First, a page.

Do most people take the time to review their medical record? Of course not. In my case, what was supposed to be a tool to improve care missed the mark.
For 35 years I had the same internist. As he changed practices I went with him. Whether he was a preferred provider or not it was reassuring to know that he had my whole health history at his fingertips. He could flip through the decades of my health history and see the changes in my life. It was wonderful to feel the security inherent in the vision of continuity of care.
All that came to an abrupt stop when this past year my internist retired. I was all prepared to find a new internist when I realized it would be helpful to have a copy of my medical record. Imagine my surprise when I discovered that 31 years of my medical history were gone. What had happened?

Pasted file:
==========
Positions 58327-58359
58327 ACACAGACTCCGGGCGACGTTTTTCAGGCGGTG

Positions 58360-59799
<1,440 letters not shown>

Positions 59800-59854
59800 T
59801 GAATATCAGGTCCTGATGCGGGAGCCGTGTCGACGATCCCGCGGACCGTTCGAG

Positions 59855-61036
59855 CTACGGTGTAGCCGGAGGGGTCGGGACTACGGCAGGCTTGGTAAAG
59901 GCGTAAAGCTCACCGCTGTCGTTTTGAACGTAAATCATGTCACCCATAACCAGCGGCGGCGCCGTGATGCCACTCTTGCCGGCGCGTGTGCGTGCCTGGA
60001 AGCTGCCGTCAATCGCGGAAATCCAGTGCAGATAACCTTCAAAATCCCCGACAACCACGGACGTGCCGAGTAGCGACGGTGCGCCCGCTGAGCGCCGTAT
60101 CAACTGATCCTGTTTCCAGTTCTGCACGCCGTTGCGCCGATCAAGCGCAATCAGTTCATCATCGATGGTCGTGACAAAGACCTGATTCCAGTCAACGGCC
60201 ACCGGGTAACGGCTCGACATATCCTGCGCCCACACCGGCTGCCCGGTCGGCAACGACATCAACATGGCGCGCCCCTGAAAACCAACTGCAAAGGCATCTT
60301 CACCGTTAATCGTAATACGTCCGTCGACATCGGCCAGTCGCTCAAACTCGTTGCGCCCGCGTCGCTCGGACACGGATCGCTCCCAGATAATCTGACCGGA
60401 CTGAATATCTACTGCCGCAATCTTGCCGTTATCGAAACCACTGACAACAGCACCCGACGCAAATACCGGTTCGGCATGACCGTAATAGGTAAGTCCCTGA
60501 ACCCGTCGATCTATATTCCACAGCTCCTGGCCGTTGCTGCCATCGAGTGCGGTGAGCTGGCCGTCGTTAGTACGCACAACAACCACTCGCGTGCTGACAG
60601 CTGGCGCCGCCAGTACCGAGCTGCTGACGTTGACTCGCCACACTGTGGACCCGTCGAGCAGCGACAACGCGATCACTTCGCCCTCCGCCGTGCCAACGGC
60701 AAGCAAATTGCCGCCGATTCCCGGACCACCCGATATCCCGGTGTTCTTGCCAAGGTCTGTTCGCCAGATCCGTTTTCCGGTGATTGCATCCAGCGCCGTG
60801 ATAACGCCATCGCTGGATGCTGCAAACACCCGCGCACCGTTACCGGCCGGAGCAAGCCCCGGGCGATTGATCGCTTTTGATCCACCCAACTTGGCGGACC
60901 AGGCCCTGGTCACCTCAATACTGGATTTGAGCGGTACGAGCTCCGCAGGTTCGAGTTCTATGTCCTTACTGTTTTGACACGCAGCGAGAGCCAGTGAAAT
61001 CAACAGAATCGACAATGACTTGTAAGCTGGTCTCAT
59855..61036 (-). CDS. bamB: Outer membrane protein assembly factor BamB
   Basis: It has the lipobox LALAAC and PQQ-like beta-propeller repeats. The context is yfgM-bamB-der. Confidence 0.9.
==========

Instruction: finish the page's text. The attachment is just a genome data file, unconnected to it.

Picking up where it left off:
It seems that when my internist changed his practice to being part of MedStar my paper records did not go with him. MedStar was on an electronic system and the health record they had was only for the last four years he had been with them. All previous paper records were not with MedStar. When I asked what happened to 31 years of my health record the MedStar person referred me to my internist’s former practice.
It seemed that while Medstar was willing to take the patients that came with the physician the paper health records of the patient were not welcome.
The situation became more problematic as I reviewed my electronic record. There were diagnoses for conditions I never had and prescriptions that were never given.
My suggestion to everyone? Carefully review your medical record and keep a copy of it for yourself. The life you end up saving may be your own.